Build the Safe Garden Bridge

in Bridge

After assessing your backyard’s future needs for expansion, you have decided to set up a garden bridge. But as pretty as it is, and as it plays a role to bring together every item in your garage, what do you do to make the safest item you will need? For example, how are your parents and other elders visiting your home getting through without a handrail? And what about children, running across your bridge? How will they be safe to protect by the new choice in décor? This article will give you how to make your bridge safe for all your visitors.

 

 

Many of the garden bridges you have seen on the market don't usually come with hand rails - making you rather weary of building your garden around to make it work together in the first place. But if the garden bridge you want doesn't come with safety features built in, you can always have them added on. Adding railing on to a garden bridge will keep your bridge structurally reinforced, offer support to the elderly, and even protect children from falling off the edge.

 

The first thing to consider when figuring out what garden bridge you need is how wide it needs to be before it is placed across your gorge. If your normal garden visitors are able-bodied children and adults, who don't need the extra room to move around, a standard width bridge of 35 inches should work well for your needs. However, your guests may include the elderly, those in wheelchairs, or other people with disabilities. If you have guests who need the extra room or extra time when crossing the bridge, consider buying a bridge with a wider threshold of at least 44 inches of clearance across. This will ensure that all of your guests will be able to enjoy your new feature with ease.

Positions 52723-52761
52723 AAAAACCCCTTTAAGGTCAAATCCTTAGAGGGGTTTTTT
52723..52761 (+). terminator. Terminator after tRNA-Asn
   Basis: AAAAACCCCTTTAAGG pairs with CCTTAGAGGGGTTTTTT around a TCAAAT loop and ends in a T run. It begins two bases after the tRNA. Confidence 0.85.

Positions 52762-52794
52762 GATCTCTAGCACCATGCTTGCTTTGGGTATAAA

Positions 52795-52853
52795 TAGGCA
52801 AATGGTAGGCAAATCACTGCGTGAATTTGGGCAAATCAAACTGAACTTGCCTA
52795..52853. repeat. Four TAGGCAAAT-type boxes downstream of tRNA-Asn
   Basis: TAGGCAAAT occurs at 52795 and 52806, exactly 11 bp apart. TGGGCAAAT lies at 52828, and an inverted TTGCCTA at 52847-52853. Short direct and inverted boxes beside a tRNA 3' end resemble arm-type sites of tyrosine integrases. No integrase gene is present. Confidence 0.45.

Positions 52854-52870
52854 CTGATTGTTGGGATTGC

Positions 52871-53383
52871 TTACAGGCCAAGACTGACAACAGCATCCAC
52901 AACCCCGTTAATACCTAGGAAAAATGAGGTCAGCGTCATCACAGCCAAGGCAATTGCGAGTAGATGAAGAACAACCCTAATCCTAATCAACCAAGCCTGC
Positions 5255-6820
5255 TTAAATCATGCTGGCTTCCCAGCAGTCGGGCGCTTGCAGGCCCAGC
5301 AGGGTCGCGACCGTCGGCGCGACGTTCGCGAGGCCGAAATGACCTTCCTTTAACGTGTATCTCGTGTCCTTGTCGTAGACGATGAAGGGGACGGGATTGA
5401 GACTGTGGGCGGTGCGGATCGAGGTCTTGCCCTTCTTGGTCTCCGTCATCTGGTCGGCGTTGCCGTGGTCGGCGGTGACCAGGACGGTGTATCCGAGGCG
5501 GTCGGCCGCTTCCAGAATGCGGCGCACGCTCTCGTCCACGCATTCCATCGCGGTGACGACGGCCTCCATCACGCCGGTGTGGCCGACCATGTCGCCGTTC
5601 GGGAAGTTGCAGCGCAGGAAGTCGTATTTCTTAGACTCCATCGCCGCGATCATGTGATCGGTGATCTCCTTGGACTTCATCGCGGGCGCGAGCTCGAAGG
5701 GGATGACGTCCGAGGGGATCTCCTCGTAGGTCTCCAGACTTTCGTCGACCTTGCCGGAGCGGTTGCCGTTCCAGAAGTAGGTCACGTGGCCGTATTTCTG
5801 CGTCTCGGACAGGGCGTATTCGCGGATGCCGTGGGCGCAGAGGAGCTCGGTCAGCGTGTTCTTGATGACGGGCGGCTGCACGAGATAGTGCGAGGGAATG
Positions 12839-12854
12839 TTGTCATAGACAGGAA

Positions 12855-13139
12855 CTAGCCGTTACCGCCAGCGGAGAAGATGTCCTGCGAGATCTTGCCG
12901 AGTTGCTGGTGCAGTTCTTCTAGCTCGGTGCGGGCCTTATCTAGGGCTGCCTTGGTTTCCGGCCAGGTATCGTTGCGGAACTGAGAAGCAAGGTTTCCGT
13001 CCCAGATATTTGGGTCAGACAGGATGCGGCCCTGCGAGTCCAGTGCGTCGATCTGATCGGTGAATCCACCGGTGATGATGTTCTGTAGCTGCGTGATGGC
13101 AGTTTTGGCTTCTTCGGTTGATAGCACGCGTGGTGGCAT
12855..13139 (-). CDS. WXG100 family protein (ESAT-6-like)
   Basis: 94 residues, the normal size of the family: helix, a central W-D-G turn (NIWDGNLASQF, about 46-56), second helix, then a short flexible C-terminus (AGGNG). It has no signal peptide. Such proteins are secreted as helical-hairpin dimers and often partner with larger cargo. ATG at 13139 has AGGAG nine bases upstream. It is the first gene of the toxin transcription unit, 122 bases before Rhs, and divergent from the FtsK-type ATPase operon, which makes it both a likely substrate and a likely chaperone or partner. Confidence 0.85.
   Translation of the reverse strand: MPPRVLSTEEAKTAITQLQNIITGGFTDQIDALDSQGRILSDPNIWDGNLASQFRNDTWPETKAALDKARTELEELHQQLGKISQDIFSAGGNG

Once you consider the width of your garden bridge, consider the maximum weight load it will need to accommodate. The weight limit will be determined by the materials, construction, and reinforcement of the bridge itself. Added apparatuses to your guests (such as walkers and wheelchairs) will weigh them down, putting them at risk of breaking the bridge and falling through. Determine what weight threshold is appropriate for you, and then purchase accordingly.

 

Once you have your garden bridge decided upon and ordered, it is now time to start measuring the height of your handrails. If you are just keeping kids from jumping off the bridge and into the gorge or pond underneath, your hand rails do not need to be much higher than 12 inches to 20 inches. Foot-high rails, generally speaking, are nothing more than decorative additions to a bridge, and serve no real function but to keep people on your straight and narrow path. If your backyard will be frequented by bigger children, you will want to bring your handrails higher. If you are looking for handrails for adults and the elderly to use while they cross over, then you will need to install rails that are at least 35 inches high, or higher. 35 inch high rails are the bare minimum to keep your guests walking across in comfort, while being effective as well.

 

While buying a garden bridge can be a difficult decision, knowing how to make it safe can ease your mind in your purchase. By knowing how to make it accessible and safe for all your guests, you will be ensuring your investment for years to come.

 

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Joe Cortez has 1 articles online

Joe Cortez is a freelance writer with diverse interests including home and garden, outdoor furniture and backyard living, including incorporating garden bridges in landscaping. As a media professional, his work has been featured on CNN, The CBS Evening News, and provided work for ABC News as well. He currently writes for the North Cedar Company

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Build the Safe Garden Bridge

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This article was published on 2010/05/25